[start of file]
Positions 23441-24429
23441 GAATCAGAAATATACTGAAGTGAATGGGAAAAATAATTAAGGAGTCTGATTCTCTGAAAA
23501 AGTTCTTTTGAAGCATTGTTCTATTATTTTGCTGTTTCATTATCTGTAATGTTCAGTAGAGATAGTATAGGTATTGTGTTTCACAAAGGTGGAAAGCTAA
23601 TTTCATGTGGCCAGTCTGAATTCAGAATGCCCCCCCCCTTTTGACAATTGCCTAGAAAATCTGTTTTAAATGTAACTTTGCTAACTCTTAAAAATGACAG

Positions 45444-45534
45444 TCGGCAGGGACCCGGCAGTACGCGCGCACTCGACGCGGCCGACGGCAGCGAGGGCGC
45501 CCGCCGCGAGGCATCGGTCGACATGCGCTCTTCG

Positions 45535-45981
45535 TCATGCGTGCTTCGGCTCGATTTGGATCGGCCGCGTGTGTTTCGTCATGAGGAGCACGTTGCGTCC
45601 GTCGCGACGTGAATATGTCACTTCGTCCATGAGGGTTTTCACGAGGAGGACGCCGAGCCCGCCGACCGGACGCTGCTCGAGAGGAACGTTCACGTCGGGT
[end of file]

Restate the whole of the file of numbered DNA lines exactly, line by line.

Positions 23441-24429
23441 GAATCAGAAATATACTGAAGTGAATGGGAAAAATAATTAAGGAGTCTGATTCTCTGAAAA
23501 AGTTCTTTTGAAGCATTGTTCTATTATTTTGCTGTTTCATTATCTGTAATGTTCAGTAGAGATAGTATAGGTATTGTGTTTCACAAAGGTGGAAAGCTAA
23601 TTTCATGTGGCCAGTCTGAATTCAGAATGCCCCCCCCCTTTTGACAATTGCCTAGAAAATCTGTTTTAAATGTAACTTTGCTAACTCTTAAAAATGACAG

Positions 45444-45534
45444 TCGGCAGGGACCCGGCAGTACGCGCGCACTCGACGCGGCCGACGGCAGCGAGGGCGC
45501 CCGCCGCGAGGCATCGGTCGACATGCGCTCTTCG

Positions 45535-45981
45535 TCATGCGTGCTTCGGCTCGATTTGGATCGGCCGCGTGTGTTTCGTCATGAGGAGCACGTTGCGTCC
45601 GTCGCGACGTGAATATGTCACTTCGTCCATGAGGGTTTTCACGAGGAGGACGCCGAGCCCGCCGACCGGACGCTGCTCGAGAGGAACGTTCACGTCGGGT